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Careers for med-surg nurses stretch beyond hospital walls
Community health and education are just two of the options
Lisette Hilton
Although most med-surg nurses in the U.S. practice in hospital settings, many who venture beyond acute care are finding their training prepares them for a spectrum of careers in the community.
Med-surg nurses who work outside the traditional hospital environment often don’t sacrifice wages and might even bring home bigger paychecks. The annual average wage for registered nurses working in medical and surgical hospitals is $75,820. Nurses who work in the federal executive branch of the government make an average $87,030 annually or $90,510, on average, if they work in pharmaceutical and medicine manufacturing, according to the latest
Bureau of Labor Statistics
Become an educator
Robin Hertel, RN
Med-surg nurses in the community are educators, researchers, community health providers, sales representatives and more, according to
Academy of Medical-Surgical Nurses
President-Elect Robin A. Hertel, MSN, EdS, RN, CMSRN. Hertel is an example of a med-surg nurse who went from working for several years on a hospital’s med-surg unit, to teaching nursing, to her current role as a nursing education specialist at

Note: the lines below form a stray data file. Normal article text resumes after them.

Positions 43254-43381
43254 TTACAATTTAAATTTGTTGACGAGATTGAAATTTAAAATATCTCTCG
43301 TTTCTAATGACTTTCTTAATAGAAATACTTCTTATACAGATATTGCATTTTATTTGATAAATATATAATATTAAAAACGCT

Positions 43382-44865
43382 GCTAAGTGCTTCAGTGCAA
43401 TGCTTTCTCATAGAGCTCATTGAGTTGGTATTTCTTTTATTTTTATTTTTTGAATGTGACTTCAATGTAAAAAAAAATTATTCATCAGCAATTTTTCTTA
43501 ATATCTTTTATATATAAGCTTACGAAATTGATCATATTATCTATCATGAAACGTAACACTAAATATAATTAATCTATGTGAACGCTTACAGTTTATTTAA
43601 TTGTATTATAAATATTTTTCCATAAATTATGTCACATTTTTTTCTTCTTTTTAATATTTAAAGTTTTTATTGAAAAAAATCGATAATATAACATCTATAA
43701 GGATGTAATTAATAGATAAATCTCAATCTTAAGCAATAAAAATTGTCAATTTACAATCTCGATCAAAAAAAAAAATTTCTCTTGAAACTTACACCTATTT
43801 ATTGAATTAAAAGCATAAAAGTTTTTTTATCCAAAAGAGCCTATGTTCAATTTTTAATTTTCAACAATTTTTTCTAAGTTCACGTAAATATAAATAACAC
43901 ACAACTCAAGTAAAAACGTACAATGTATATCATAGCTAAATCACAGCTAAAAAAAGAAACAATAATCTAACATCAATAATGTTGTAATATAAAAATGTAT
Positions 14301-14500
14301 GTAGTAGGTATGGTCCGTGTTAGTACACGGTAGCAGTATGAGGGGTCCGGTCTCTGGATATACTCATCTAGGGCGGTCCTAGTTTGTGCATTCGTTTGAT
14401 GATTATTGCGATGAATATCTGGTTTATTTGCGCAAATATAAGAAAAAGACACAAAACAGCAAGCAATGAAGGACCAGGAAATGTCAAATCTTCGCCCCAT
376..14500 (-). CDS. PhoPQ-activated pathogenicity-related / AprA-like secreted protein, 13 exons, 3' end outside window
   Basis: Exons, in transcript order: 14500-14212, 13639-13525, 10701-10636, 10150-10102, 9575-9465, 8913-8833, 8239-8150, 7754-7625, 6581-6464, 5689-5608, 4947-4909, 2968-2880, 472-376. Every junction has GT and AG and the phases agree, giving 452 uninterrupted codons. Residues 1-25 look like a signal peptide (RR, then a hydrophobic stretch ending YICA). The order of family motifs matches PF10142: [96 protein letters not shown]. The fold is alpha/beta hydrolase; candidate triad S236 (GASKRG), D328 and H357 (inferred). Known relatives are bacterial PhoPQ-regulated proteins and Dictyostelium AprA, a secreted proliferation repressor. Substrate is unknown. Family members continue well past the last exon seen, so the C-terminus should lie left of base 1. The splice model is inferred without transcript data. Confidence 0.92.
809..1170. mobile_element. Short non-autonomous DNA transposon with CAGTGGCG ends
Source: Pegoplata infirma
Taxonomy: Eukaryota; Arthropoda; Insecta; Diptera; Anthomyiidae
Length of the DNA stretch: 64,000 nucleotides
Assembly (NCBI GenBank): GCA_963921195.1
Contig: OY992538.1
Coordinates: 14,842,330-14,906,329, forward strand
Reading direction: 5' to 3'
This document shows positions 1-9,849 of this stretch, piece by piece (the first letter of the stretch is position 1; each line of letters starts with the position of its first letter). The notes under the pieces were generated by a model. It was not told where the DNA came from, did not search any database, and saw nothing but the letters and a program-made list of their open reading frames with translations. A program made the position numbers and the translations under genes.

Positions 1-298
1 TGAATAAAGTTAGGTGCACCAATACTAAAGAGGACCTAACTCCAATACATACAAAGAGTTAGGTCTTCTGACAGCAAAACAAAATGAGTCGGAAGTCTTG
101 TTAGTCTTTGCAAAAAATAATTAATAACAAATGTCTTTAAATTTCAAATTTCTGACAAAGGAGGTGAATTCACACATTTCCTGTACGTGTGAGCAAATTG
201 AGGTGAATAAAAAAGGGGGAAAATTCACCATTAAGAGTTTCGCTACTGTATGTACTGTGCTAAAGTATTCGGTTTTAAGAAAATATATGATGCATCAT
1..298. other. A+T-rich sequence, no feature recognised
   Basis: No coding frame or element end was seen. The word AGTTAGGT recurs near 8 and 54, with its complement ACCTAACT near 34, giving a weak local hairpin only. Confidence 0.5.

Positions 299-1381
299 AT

ATI Nursing Education
in Leawood, Kan., where Hertel develops educational tools for nursing students, such as items for testing, review modules, case studies and more. As nurse educators, med-surg nurses can take on a variety of roles in different industries, Hertel said. “Nurse educators can teach at a technical college or a university,” she said. “Nurse educators can also work for medical device manufacturing companies, teaching customers about the new devices that are coming out. Med-surg nurses have a unique introspect into that because we deal, hands on, with so many different medical devices.” Michele Unrein, MSN, RN, director of nursing for North Central Kansas Technical College’s associate degree nursing program, in Hays, Kan., honed her skills as a nurse on the med/surg unit of a teaching hospital before becoming nurse faculty 26 years ago. “I learned so much by working on that unit,” Unrein said. “That med-surg floor allowed me to take care of so many patients with so many different diagnoses that I was able to use all of my nursing skills and increase my organizational skills.” Unrein was later recruited to teach at the local nursing program, and pursued higher education to advance her nurse education career.
Beyond academia, community clinics and government offices hire nurse educators. In government offices, med/surg nurses provide information to legislators, who do not have a medical or nursing background.
Go from the clinic to a corporation
Glenda Wheeler, RN